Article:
Primates (bishop and archbishop leaders) from the 38 Provinces of the Anglican Communion met in England this past week for a special meeting. Much of the attention and press was devoted to relationships with the Episcopal Church. However, the primates also dealt with issues of Environment (following on the heels of the climate conference in Paris), Religiously motivated violence, measures for Child Protection to be available for study throughout the Communion, and Evangelism. The primates supported a proposal by the Archbishop of Canterbury to hold the next Lambeth Conference (a gathering of bishops from throughout the Anglican Communion) in the year 2020.
Many of the Anglican Provinces around the world have been upset with The Episcopal Church since 2015, when the General Convention decided that marriage is to be understood as between two people. This is a change from the traditional understanding of marriage as being between a man and a woman.
While there was some expectation that the primates from the more conservative parts of the Anglican Communion might boycott the meeting, there was unanimous agreement that the primates continue to stay in relationship with each other, no matter how strained it may be. The strained relationships stem from the perception that the Episcopal Church did not properly consult with the other parts of the Anglican Communion before taking the vote to change the understanding of marriage.
Point 7 of the communique states “It is our unanimous desire to walk together. However given the seriousness of these matters we formally acknowledge this distance by requiring that for a period of three years The Episcopal Church no longer represent us on ecumenical and interfaith bodies, should not be appointed or elected to an internal standing committee and that while participating in the internal bodies of the Anglican Communion, they will not take part in decision making on any issues pertaining to doctrine or polity.” At a press conference following the meeting, the Archbishop of Canterbury indicated that an overwhelming majority of the primates voted for the measures taken to express their displeasure with the Episcopal Church. At the press conference, the Archbishop also indicated that the Episcopal Church was still considered a vital partner in the other work of the church, such as work with refugees.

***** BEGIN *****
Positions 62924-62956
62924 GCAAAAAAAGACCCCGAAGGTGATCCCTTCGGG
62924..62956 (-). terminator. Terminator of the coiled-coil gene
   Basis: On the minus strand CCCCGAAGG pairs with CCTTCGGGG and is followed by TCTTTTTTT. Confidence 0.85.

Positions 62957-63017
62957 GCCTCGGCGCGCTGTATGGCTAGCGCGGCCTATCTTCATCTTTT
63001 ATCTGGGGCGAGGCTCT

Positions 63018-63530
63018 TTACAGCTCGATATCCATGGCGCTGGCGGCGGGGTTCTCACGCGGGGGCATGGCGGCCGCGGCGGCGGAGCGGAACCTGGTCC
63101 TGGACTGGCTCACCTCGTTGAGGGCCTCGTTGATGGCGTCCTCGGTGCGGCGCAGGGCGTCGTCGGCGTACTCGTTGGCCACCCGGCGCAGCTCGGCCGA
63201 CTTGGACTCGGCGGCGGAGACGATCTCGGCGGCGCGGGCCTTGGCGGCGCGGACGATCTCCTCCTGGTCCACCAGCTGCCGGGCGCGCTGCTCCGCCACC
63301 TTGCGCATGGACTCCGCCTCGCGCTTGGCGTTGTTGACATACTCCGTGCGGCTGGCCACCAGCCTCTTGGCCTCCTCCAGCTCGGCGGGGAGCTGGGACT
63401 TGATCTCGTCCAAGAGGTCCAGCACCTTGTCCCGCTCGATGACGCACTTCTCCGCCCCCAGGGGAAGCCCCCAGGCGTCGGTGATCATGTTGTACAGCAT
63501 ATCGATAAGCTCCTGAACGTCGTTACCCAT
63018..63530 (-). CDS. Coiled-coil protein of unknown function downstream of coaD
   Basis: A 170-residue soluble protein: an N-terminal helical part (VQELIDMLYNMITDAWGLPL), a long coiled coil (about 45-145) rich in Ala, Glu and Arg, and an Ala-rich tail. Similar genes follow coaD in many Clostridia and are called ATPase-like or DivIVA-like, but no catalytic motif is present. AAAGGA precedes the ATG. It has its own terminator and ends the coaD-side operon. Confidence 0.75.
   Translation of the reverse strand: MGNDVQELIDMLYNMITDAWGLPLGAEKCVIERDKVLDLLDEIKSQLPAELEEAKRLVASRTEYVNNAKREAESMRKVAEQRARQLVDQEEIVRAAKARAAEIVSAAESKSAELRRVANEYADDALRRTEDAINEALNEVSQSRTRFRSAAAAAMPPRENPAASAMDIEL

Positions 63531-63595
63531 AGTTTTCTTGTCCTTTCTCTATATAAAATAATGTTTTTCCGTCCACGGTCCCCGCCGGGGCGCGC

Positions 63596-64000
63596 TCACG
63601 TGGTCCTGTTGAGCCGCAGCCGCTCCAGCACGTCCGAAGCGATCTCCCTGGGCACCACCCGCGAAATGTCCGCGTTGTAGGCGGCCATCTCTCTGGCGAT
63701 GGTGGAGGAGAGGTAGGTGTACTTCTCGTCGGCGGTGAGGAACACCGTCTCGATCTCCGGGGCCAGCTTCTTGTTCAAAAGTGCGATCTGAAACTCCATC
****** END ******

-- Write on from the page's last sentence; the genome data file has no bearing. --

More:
Presiding Bishop Michael Curry shared his reflections on the meeting with the Episcopal Church in a video to the Episcopal Church. Curry acknowledged the pain he felt in representing the Episcopal Church at the meeting. He gave a message of hope to the people of the Episcopal Church in saying, “We are the Episcopal Church, and we are part of the Jesus Movement, and that Movement goes on, and our work goes on. And the truth is, it may be part of our vocation to help the Communion and to help many others to grow in a direction where we can realize and live the love that God has for all of us, and we can one day be a church and a Communion where all of God’s children are fully welcomed, where this is truly a house of prayer for all people,” Curry said.
Many bishops from the Episcopal Church have made comments and observations about the suspension. One of the most comprehensive comes from Bp Dan Edwards of Nevada.
In a pastoral letter addressed to the congregations in the Episcopal Diocese of San Joaquin, Bishop David Rice says, “I hope and I pray the decision of the Primates will increase our resolve concerning the ways we continue to work at being an inclusive church. I hope and I pray that our diocese and our continued discernment regarding who we are Called to be… will always lead us to be welcoming and encouraging to not only our LGBT Sisters and Brothers but all people who have been placed on the margins for whatever reason.”